Ex parte Ricky Dean Butler.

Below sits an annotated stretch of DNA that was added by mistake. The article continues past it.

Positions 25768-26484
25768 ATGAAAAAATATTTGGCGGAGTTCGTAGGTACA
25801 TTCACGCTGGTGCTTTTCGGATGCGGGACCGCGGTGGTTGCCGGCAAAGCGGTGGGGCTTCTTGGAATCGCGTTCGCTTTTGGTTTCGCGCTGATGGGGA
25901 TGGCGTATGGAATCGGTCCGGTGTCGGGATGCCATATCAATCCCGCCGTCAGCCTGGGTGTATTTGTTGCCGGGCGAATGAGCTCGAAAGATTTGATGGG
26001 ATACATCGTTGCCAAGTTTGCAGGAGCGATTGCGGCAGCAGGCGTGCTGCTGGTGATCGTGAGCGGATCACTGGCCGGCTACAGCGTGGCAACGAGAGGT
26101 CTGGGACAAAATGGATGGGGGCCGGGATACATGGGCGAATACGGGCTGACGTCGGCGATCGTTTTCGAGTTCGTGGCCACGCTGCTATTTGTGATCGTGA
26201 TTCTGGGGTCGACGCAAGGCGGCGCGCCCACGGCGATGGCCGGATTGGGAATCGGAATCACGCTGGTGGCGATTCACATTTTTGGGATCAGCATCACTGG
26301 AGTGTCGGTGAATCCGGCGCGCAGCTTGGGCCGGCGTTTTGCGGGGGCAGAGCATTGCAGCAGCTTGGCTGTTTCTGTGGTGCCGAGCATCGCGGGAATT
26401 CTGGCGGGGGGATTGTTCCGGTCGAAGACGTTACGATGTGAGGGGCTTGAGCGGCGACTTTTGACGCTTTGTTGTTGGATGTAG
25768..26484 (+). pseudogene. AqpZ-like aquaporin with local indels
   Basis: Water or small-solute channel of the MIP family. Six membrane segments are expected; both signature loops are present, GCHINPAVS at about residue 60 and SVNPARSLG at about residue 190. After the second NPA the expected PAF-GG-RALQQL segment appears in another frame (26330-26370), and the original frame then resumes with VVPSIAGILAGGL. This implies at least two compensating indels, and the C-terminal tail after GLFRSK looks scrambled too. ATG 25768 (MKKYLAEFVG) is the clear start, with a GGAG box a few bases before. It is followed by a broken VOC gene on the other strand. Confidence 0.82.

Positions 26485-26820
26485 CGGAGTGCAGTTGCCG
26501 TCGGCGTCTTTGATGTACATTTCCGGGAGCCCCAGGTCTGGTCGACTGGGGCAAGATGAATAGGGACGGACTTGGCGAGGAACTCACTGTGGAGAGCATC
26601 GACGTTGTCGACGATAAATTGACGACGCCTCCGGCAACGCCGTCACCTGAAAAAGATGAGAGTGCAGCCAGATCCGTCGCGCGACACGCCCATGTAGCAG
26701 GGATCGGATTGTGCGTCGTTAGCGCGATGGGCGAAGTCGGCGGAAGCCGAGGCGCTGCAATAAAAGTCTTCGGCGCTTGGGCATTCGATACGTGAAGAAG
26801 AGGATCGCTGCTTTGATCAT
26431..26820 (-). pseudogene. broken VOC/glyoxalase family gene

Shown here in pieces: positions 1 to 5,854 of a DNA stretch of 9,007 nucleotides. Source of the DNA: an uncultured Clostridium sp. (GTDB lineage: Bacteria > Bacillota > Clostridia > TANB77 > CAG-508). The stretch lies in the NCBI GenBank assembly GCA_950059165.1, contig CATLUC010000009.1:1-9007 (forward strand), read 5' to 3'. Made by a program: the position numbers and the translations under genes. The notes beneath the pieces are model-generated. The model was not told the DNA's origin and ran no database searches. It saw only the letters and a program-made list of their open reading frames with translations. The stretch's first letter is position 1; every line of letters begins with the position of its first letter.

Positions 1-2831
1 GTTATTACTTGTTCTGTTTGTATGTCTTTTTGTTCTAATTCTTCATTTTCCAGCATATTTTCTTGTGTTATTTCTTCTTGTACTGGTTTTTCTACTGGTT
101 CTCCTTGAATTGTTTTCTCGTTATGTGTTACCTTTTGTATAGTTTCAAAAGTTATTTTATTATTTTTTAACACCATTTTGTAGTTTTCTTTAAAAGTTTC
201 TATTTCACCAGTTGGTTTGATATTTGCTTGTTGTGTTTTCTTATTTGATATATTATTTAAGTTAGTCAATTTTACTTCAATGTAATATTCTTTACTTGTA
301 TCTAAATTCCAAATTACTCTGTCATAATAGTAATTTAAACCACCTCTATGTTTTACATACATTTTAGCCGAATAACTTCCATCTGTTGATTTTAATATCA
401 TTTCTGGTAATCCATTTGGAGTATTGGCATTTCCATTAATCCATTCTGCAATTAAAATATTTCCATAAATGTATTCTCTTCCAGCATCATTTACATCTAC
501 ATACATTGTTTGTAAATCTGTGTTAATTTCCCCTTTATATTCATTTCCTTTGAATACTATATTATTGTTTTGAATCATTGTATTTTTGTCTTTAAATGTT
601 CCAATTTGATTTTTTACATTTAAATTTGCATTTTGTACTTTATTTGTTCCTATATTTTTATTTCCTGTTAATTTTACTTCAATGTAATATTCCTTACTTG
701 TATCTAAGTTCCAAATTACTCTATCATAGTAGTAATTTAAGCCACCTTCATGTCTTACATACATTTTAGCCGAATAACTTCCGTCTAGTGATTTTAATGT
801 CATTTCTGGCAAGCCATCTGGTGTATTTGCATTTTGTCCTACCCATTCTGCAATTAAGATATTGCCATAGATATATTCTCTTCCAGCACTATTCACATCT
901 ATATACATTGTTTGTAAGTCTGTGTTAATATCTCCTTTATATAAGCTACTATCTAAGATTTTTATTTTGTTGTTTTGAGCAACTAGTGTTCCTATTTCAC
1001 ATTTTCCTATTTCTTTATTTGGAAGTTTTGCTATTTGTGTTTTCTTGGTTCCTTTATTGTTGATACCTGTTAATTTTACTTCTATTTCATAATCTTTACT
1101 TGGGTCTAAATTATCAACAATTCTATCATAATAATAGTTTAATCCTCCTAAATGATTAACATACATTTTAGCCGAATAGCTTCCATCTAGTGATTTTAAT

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REL: 08/28/2015 Notice: This opinion is subject to formal revision before publication in the advance sheets of Southern Reporter. Readers are requested to notify the Reporter of Decisions, Alabama Appellate Courts, 300 Dexter Avenue, Montgomery, Alabama 36104-3741 ((334) 2290649), of any typographical or other errors, in order that corrections may be made before the opinion is printed in Southern Reporter. SUPREME COURT OF ALABAMA SPECIAL TERM, 2015 ____________________ 1140933 ____________________ Ex parte Ricky Dean Butler PETITION FOR WRIT OF CERTIORARI TO THE COURT OF CRIMINAL APPEALS (In re: Ricky Dean Butler v. State of Alabama) (Cleburne Circuit Court, CC-09-369.60; Court of Criminal Appeals, CR-13-1484) STUART, Justice. WRIT DENIED. NO OPINION. 1140933 Bolin, Parker, Murdock, Shaw, Main, Wise, and Bryan, JJ., concur. Moore, C.J., concurs specially. 2 1140933 MOORE, Chief Justice (concurring specially). Ricky Dean Butler was convicted of possession of controlled substances and was sentenced to 6 months in prison for possession of a marijuana cigarette and to 10 years’ imprisonment for possession of one Valium tablet. He was also convicted of manufacturing methamphetamine and was sentenced to 35 years on that conviction. Butler claims that the convictions for possession of marijuana and Valium constitute a single crime and that he was placed in double jeopardy by being convicted of two crimes for a single offense. On direct appeal, the Court of Criminal Appeals affirmed his convictions and sentences on July 15, 2010. Butler v. State (No. CR-10- 0243), 114 So. 3d 166 (Ala. Crim. App. 2011) (table). Butler filed the instant Rule 32, Ala. R. Crim. P., petition for postconviction relief in September 2013, which the trial court denied. The Court of Criminal Appeals affirmed the trial court’s judgment by an unpublished memorandum. Butler v. State (No. CR-13-1484, April 10, 2015), ___ So. 3d ___ (Ala. Crim. App. 2015) (table). Butler argues that double-jeopardy principles prohibit his being sentenced separately for drug-possession offenses 3 1140933 that occurred at the same time and in the same place. He cites Vogel v. State, 426 So. 2d 863 (Ala. Crim. App. 1980), for the proposition that federal and state constitutional doublejeopardy provisions "prohibit the splitting of a single criminal act so as to justify multiple prosecutions for the identical criminal behavior." 426 So. 2d at 879. In Vogel, the defendant was separately convicted for each of the different banned substances he possessed. Those convictions, however, all arose from the violation of a single statute, § 20-270(a), Ala. Code 1975 (repealed in 1987), which made possession of certain enumerated substances a felony and provided for a single sentence for that possession. Vogel, 426 So. 2d at 878. In this case, however, Butler's marijuana- and Valiumpossession convictions arise under separate statutes that have different elements and sentencing provisions. Butler's conviction and sentence for possession of Valium arose under § 13A-12-212, Ala. Code 1975, a statute similar to the statute in Vogel that makes possession of any drug listed on certain schedules a felony. The conviction for marijuana possession, however, arose under a separate statute--§ 13A-12-214, Ala. 4 1140933 Code 1975--that makes possession of marijuana for personal use a misdemeanor. Thus, unlike the situation in Vogel, where the possession of different controlled substances made criminal under the same statute was split into multiple prosecutions, Butler committed two separate and distinct criminal offenses under two separate and distinct statutes. Rather than being convicted twice under the same statute, Butler was convicted under two separate statutes the elements and sentencing provisions of which differ. Therefore, I concur in denying his petition for a writ of certiorari. 5